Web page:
Cold weather snap garners mixed reactions

Brian Close

Minnesota winter is here.
University students and fellow Minnesotans experienced on Tuesday the coldest day of the winter thus far, following the coldest night of the season.
Monday night had the lowest temperature (-23 degrees) since Christmas 1996, said Jen Hamen, a meteorologist for the National Weather Service.
Although some University students complained about the cold, others were happy that the chill had blown in.
“I am out playing in this; It doesn’t bother me at all,” said Curtis Olsen, a graduate student at the University.
Matthew Smith, a College of Liberal Arts senior, said that though December’s warmth was a nice change, “it’s nice to see the weather we’re used to here.”
December certainly was a change. Minnesota experienced one of the warmest Decembers of the 20th century this year.
“I think we got acclimated to that, so this below-zero weather is hard to adjust to,” said Mark Seeley, a professor in the Department of Soil, Water, and Climate.
Last December had an average temperature of 26.9 degrees. By contrast, December’s average temperature this year was 17.9 degrees, said Jim Zandlo, a state climatologist with the Department of Natural Resources.
Cold weather enthusiasts may be disappointed this weekend, however, as the weather is expected to change again.
“It looks like everything will shift back north a little bit. That will keep us warmer for the weekend,” Hamen said.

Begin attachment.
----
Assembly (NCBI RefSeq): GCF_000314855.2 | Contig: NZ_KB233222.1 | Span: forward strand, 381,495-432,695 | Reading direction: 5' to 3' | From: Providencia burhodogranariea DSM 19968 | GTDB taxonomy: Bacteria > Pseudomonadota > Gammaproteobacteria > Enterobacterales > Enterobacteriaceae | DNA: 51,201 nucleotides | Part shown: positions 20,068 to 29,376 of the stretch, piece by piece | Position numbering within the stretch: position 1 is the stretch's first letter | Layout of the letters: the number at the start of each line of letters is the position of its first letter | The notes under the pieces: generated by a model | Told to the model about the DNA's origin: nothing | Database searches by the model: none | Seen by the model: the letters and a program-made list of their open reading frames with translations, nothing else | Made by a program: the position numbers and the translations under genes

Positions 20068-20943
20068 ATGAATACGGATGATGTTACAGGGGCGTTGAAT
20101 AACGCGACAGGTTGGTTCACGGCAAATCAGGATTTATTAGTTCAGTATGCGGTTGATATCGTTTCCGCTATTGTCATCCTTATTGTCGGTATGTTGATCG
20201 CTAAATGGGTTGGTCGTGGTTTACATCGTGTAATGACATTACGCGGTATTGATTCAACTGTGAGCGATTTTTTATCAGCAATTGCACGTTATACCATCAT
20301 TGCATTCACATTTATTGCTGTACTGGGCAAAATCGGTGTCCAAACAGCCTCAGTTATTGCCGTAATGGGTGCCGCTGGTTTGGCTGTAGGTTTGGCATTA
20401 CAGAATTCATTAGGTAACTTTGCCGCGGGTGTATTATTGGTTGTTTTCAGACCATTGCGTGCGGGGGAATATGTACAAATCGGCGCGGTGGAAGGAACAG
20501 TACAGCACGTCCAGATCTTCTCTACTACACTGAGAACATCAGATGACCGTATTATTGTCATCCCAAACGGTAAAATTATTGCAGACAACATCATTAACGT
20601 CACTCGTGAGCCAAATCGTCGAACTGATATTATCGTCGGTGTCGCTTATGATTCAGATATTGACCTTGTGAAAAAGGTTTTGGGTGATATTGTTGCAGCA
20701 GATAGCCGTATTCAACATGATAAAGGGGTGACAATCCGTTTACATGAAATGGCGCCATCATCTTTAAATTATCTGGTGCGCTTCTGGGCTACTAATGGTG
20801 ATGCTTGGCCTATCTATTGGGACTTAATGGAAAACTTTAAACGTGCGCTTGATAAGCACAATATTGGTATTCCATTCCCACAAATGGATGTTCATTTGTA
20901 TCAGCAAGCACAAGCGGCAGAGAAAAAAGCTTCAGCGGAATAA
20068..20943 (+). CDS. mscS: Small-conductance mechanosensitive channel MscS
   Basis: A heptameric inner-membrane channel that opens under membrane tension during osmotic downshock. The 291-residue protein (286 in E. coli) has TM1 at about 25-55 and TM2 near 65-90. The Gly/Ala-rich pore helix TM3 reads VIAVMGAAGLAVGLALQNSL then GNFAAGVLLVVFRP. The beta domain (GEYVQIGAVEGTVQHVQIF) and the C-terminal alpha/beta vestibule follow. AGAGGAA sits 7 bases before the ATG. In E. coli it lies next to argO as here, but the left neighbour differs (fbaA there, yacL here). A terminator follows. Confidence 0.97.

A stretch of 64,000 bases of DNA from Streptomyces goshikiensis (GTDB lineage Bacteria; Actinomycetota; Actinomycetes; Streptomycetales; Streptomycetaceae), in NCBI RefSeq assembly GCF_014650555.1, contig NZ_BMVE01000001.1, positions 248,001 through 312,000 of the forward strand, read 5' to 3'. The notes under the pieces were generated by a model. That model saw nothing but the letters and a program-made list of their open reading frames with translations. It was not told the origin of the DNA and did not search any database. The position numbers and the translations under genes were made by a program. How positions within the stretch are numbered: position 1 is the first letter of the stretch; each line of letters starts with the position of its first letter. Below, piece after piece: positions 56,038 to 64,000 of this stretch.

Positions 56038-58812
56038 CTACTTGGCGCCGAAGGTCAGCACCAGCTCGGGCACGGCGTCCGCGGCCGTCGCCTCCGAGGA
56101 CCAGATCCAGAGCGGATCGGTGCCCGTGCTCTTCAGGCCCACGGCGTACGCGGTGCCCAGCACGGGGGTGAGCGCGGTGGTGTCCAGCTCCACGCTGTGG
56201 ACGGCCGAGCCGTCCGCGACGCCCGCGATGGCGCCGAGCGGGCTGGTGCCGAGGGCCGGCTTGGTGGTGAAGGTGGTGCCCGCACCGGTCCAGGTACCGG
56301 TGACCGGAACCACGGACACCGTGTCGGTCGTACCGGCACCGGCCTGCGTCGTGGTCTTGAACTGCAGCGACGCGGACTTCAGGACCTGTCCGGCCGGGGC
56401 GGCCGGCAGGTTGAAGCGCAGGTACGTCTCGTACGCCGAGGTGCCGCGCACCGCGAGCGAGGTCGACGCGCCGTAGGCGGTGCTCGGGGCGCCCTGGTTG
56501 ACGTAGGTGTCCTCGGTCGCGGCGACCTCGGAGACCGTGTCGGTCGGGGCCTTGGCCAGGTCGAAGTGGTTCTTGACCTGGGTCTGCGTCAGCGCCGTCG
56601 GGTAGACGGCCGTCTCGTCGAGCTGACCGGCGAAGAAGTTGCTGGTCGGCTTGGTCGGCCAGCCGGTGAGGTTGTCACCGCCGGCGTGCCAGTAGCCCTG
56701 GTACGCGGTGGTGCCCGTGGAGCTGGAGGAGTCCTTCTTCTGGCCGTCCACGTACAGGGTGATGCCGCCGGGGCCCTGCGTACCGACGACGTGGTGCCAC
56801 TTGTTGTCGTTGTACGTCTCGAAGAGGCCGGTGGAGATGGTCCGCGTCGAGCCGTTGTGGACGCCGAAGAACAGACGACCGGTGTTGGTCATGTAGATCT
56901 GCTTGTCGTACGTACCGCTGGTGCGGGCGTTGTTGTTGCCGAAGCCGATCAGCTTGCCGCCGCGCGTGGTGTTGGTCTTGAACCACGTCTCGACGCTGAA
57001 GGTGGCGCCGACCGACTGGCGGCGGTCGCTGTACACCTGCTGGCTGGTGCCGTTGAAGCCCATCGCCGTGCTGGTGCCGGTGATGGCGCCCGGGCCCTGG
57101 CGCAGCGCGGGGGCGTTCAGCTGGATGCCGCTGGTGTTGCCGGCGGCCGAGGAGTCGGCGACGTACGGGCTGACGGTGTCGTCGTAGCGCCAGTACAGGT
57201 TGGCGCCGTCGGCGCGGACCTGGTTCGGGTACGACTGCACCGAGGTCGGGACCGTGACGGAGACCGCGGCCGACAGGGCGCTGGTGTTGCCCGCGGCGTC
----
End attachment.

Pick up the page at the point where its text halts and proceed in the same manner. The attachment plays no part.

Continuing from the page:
Seeley agreed. “It looks like it’s only going to be a brief excursion down into below-normal values,” he said.
Some experts have attributed changes in the weather to El Ni¤o, an equatorial strip of warm water that has caused global climactic changes.
This year, El Ni¤o is larger than in recent years.
Seeley said this cold period is not caused by the phenomenon.
“I don’t think it’s attributable at all to El Ni¤o,” he said.
Seeley said the change is caused by cold Arctic air from Canada that has drifted down to the state.
The cold has also had an effect on businesses in the area.
Shiloh Oelkers, former University student and assistant manager of Bruegger’s Bagel Bakery in Dinkytown, said business is busier in the afternoon when it is warmer.
Despite the freezing temperatures, Smith had no pity for complainers.
“What are they doing in Minnesota?” he asked.